ABANDONMENT OF A UNIT
The electric is off, the water is off, the unit is filthy and filled with trash, empty beer cans, some clothes, piled up unclaimed mail, and the neighbor tells you that they saw the resident pack up and leave last week. Is the unit abandoned? Can you take possession of the unit and get it ready for the new resident? Not if you want to follow the law and protect yourself from liability!
The 3 ways you get possession
The 3 ways to legally gain possession of a rental unit are surrender, eviction or abandonment. When it comes to determining whether a unit is abandoned, we have to ignore logic, common sense and intuition and look solely to the law. FS 83.59 states:
“When the resident has abandoned the dwelling unit. In the absence of actual knowledge of abandonment, it shall be presumed that the resident has abandoned the dwelling unit if he is absent from the premises for a period of time and equal to one-half the time for periodic rental payments. However, this presumption shall not apply if the rent is current or the resident has notified the manager, in writing, of an intended absence”
Basically this means that the appearance of the unit, the fact that the electric was off or a neighbor’s observations are all irrelevant. We just have to ask some simple questions:
- Were the residents (all residents!) absent for 15 days?
- Is the rent unpaid?
- Did the residents tell us in writing that they were coming back?
These are the legal requirements of abandonment. Failure to follow this can result in costly lawsuits in which the judge will be sympathetic to the resident because you failed to follow the law. The burden of proof imposed on the wronged resident is extremely low, and the resident can easily fabricate the alleged missing contents of the unit, resulting in a large judgment and liability to pay the resident’s attorneys fees, which could be substantial. When a property manager “jumps the gun” and takes possession too soon, many attorneys will readily take a case like this on a contingency fee basis, making it easy for the resident to have access to the legal system. The resident can sue for the lock out prohibited practices and of course the claimed value of the items he or she claims are missing. The property manager could face other serious consequences in court, including criminal charges, charges of wrongful eviction, conversion, and liability for anything the resident claimed was in the unit!!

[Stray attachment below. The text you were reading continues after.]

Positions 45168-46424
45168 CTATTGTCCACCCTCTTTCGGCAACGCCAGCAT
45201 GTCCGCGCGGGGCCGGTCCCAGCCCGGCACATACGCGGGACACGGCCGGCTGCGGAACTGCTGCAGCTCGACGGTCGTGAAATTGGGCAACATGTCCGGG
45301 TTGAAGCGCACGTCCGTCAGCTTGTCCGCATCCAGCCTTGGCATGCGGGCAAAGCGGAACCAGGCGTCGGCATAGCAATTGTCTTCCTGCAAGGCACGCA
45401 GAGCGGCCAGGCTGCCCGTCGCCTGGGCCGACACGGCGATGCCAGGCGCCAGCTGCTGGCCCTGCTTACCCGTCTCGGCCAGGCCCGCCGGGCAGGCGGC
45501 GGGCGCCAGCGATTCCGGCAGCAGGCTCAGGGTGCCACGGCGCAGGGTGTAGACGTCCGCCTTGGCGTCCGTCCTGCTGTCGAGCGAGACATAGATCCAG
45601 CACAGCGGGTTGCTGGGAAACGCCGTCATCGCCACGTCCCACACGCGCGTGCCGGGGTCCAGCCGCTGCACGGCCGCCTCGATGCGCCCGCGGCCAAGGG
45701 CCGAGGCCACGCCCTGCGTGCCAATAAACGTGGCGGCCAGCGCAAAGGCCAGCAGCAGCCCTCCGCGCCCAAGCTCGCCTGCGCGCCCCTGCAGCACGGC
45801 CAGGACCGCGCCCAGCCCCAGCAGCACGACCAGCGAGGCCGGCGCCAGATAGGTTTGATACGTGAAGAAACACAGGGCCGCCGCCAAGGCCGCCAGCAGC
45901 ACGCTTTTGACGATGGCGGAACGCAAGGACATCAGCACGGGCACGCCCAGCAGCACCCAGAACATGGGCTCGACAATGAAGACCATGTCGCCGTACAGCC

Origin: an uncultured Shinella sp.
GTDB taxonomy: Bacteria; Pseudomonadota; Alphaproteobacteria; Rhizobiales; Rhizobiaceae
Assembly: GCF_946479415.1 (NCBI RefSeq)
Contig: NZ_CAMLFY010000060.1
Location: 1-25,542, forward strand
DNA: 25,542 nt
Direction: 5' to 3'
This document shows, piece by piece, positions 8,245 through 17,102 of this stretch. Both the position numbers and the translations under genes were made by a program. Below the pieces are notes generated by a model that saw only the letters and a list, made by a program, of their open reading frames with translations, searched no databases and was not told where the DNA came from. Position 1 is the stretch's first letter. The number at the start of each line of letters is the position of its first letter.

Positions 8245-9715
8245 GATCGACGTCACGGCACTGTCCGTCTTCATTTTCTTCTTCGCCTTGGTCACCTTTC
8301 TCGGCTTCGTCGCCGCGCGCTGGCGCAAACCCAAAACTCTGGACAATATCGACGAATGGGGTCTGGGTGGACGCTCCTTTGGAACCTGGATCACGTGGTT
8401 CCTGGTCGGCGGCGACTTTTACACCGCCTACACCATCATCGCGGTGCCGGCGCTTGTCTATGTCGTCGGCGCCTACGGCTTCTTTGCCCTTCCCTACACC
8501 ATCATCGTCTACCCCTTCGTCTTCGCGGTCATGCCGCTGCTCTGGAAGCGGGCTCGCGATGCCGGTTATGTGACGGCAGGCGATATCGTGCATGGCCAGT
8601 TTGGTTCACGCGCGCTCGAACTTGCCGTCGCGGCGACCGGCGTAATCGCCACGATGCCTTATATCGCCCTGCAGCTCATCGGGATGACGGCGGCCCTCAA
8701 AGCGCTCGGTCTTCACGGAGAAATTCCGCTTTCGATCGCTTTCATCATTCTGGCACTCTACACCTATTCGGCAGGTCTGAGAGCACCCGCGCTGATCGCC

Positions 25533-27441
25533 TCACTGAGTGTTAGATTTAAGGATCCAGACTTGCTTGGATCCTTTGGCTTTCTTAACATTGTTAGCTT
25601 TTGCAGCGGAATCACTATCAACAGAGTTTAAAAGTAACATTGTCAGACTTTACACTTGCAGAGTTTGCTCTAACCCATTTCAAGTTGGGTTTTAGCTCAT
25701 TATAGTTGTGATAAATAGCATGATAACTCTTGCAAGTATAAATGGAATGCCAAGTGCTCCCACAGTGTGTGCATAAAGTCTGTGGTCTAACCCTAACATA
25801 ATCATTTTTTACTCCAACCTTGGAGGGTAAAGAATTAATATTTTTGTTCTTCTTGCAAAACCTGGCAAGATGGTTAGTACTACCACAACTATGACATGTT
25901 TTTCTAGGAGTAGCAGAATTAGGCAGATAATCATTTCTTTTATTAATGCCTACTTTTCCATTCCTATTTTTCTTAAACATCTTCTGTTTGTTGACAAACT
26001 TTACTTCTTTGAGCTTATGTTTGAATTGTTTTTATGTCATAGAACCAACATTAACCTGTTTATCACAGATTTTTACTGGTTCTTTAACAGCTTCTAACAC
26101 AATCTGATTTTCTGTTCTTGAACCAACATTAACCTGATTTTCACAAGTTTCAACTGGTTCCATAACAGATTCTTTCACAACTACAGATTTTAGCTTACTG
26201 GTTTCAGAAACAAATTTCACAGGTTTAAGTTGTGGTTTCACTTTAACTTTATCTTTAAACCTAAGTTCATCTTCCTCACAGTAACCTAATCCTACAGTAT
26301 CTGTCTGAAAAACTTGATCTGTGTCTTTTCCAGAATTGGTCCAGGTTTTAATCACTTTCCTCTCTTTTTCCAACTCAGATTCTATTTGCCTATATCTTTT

In some cases, the property manager has knowledge that the resident is gone, but someone else is living in the unit. Is this person a squatter or trespasser? You would think so, but if this person states that he is in there with the permission of the resident or is renting from the resident, it does not matter whether the original resident is gone. The unit is simply NOT abandoned. Some property managers attempt to call the police when an unknown person is remaining in the unit, but usually the police will state to the property manager that it is a “civil matter” and tell you that you must evict the person. Calling the police is always worth a try, because the person in the unit may in fact be a trespasser or squatter completely unknown to the original resident and if so will often readily leave.
In the event you accidentally take possession too soon and the resident returns, try to calm the resident, call your attorney immediately, and get the resident to write down what he or she says is missing and the approximate value. If you have only changed the locks and have not removed any belongings, you will need to let the resident back in, regardless of how much money, if any, the resident owes you. After this you can proceed with the normal route of eviction after proper notice, or possibly the resident will surrender the premises. Remember that A UNIT IS LEGALLY ABANDONED UNDER FLORIDA LAW IF ALL OF THE FOLLOWING IS IN PLACE:
- NO ONE HAS BEEN IN THE RENTAL UNIT FOR A FULL 15 DAYS AND YOU CAN PROVE IT.
- THE RENT IS UNPAID.
- NO RESIDENT OR OCCUPANT HAS GIVEN YOU ANY NOTICE, VERBAL OR WRITTEN STATING THAT THEY ARE GOING TO PAY THE RENT OR COME BACK AT A LATER TIME.
If you have followed the aforementioned 3 standards of abandonment, you will probably be safe in taking possession. We recommend that you take pictures or videotape each room of the rental unit prior to taking possession. Training your staff, especially maintenance staff, is crucial to avoiding mistakes in taking possession. Lastly if a unit is chock full of personal belongings and other items and you are baffled as to why a person would up and leave all these items behind, we strongly recommend that you give notice if you have not done so already and file an eviction as this will be your absolute safest route. The resident could be in jail or have been Baker Acted to a mental facility and the last thing you need is to deal with that resident when he or she gets out and finds out that you have taken full possession of the unit. If you are ever unsure, always give your attorney a call to get an opinion on the matter.
- The Curable Noncompliance Examined PART 1
- THE CURABLE NONCOMPLIANCE EXAMINED PART 2
- THE WRIT OF POSSESSION – WHAT IT IS
- THE WRIT OF POSSESSION AND THE FULL UNIT
- WORK ORDER COMPANY POLICY AND THE LAW